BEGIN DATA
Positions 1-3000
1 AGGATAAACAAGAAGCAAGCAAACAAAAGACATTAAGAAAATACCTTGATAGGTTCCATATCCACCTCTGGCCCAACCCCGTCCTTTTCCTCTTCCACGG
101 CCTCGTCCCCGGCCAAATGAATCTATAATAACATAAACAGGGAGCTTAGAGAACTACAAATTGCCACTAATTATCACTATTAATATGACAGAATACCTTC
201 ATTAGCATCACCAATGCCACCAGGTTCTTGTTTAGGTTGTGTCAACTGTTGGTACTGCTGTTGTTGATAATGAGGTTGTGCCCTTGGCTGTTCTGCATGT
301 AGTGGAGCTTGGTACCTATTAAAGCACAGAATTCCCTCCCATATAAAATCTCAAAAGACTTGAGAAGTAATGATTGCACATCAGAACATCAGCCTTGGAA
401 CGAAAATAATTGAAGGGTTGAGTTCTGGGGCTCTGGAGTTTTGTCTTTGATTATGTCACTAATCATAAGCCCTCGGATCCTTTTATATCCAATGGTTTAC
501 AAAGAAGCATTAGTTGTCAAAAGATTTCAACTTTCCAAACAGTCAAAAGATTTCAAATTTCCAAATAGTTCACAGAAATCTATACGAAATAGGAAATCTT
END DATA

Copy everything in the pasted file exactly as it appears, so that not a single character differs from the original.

Positions 1-3000
1 AGGATAAACAAGAAGCAAGCAAACAAAAGACATTAAGAAAATACCTTGATAGGTTCCATATCCACCTCTGGCCCAACCCCGTCCTTTTCCTCTTCCACGG
101 CCTCGTCCCCGGCCAAATGAATCTATAATAACATAAACAGGGAGCTTAGAGAACTACAAATTGCCACTAATTATCACTATTAATATGACAGAATACCTTC
201 ATTAGCATCACCAATGCCACCAGGTTCTTGTTTAGGTTGTGTCAACTGTTGGTACTGCTGTTGTTGATAATGAGGTTGTGCCCTTGGCTGTTCTGCATGT
301 AGTGGAGCTTGGTACCTATTAAAGCACAGAATTCCCTCCCATATAAAATCTCAAAAGACTTGAGAAGTAATGATTGCACATCAGAACATCAGCCTTGGAA
401 CGAAAATAATTGAAGGGTTGAGTTCTGGGGCTCTGGAGTTTTGTCTTTGATTATGTCACTAATCATAAGCCCTCGGATCCTTTTATATCCAATGGTTTAC
501 AAAGAAGCATTAGTTGTCAAAAGATTTCAACTTTCCAAACAGTCAAAAGATTTCAAATTTCCAAATAGTTCACAGAAATCTATACGAAATAGGAAATCTT